At Auschwitz Ceremony: Grandson of Nazi Boss
Survivors to mark 70th anniversary of liberation on Holocaust Remembrance Day
By Matt Cantor,  Newser User
Posted Jan 26, 2015 10:15 AM CST
Rainer Hoess talks with survivor Eva Kor just before the showing of the documentary "Hitler's Children," Oct.1 2014, on the Indiana State University campus in Terre Haute Ind.   (APPhoto/Tribune-Star, Jim Avelis)
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(Newser) – Tomorrow, survivors will mark the 70th anniversary of the liberation of Auschwitz, and among the speakers will be Rainer Hoess, the grandson of the camp's infamous commandant Rudolf Hoess. The younger Hoess has devoted his life to educating people about the horrors his grandfather perpetrated. "I know my heritage. I can’t change it," he tells the Wall Street Journal. “It’s more effective to use the name and show that the idea that evil is in the blood—these things the Nazis said—is wrong." Hoess speaks at some 70 schools each year, and he has met with survivors; he's gotten their camp numbers, as well as a Star of David, tattooed on his body. Not everyone approves of his work, with some accusing him of using his name for financial gain. "I don’t want to have any connection to this criminal," an Israeli journalist and grandson of survivors tells the Journal.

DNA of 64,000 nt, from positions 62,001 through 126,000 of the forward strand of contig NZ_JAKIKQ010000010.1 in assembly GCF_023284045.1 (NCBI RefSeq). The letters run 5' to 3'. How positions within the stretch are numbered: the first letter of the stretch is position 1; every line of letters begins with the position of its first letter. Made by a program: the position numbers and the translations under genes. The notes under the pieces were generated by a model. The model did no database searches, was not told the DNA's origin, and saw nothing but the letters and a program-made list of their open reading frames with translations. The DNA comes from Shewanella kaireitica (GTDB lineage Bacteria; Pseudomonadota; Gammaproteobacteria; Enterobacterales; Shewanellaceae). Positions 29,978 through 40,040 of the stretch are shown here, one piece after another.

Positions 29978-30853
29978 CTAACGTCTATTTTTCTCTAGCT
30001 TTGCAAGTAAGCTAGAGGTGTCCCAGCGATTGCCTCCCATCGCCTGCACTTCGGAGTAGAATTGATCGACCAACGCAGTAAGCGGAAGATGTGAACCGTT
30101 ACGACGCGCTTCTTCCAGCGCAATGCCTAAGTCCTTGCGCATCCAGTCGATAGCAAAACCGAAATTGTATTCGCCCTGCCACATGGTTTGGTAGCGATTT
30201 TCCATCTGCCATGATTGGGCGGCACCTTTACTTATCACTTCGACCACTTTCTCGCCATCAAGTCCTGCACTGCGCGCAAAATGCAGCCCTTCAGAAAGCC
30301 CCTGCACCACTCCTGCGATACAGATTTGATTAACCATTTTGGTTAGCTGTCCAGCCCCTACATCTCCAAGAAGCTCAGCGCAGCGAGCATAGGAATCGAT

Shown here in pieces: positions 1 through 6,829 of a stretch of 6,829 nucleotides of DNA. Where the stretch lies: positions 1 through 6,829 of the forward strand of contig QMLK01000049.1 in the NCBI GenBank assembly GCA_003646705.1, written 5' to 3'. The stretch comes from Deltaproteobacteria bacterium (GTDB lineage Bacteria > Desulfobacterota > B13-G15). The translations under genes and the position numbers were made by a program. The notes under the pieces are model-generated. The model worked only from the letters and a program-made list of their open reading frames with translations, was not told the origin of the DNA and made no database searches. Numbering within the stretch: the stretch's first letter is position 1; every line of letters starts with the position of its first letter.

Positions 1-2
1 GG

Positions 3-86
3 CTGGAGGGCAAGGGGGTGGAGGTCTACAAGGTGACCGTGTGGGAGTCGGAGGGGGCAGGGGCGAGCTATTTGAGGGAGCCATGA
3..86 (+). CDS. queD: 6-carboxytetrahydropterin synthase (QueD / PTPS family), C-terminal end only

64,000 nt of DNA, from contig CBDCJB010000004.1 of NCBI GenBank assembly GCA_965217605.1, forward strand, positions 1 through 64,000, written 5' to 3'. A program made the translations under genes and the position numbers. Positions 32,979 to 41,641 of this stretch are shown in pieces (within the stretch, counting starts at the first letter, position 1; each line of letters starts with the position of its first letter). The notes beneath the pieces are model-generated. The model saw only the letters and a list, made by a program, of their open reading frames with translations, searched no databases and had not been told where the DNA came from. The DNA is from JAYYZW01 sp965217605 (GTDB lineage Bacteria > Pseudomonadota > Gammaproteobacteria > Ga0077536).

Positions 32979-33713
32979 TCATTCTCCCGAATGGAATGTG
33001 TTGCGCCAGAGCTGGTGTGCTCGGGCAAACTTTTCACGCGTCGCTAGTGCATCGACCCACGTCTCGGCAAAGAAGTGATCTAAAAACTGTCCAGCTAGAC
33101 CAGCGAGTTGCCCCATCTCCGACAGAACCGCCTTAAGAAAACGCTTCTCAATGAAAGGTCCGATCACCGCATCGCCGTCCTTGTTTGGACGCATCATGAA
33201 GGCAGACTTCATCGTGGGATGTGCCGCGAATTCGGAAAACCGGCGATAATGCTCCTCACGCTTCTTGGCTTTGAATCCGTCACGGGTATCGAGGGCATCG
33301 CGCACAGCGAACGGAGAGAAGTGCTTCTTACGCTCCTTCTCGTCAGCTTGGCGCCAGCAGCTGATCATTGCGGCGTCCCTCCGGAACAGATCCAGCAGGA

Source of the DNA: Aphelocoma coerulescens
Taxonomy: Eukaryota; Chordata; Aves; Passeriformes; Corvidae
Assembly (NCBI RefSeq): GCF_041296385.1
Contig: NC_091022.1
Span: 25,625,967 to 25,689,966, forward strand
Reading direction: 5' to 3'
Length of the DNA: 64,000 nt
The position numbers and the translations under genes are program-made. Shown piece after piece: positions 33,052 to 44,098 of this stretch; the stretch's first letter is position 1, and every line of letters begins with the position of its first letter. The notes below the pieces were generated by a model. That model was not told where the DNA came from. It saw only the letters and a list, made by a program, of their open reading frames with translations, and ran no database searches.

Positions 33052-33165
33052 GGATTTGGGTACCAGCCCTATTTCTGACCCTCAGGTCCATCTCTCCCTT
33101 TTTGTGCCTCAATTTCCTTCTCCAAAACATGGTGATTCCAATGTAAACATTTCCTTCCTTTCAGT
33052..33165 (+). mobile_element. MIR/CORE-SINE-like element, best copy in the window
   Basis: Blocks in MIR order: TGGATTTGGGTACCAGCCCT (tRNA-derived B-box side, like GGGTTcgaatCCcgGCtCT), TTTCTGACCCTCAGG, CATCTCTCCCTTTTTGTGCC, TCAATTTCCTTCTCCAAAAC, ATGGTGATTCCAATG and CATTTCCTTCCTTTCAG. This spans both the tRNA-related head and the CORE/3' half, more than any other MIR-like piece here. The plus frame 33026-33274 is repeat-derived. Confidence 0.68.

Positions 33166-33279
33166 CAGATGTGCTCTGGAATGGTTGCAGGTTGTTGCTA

Tomorrow, Hoess will visit the camp, where survivors will also gather; the Journal puts the number at 300, while USA Today expects 100. "It will be very difficult, but it is important," says Renee Ganz, who is returning to Auschwitz for the first time since she was sent there at age 15, USA Today reports. Health specialists will be on hand to help survivors with the "emotionally powerful and physically taxing" experience, says the World Jewish Congress. "This may be the last major anniversary we will be able to remember with those who experienced the Holocaust firsthand. From this historic event, their voices will echo across the generations," says the group's secretary general. Some 1.1 million people died at Auschwitz; 90% were Jews, while others included homosexuals, Christian Poles, and Romani, USA Today notes.
 

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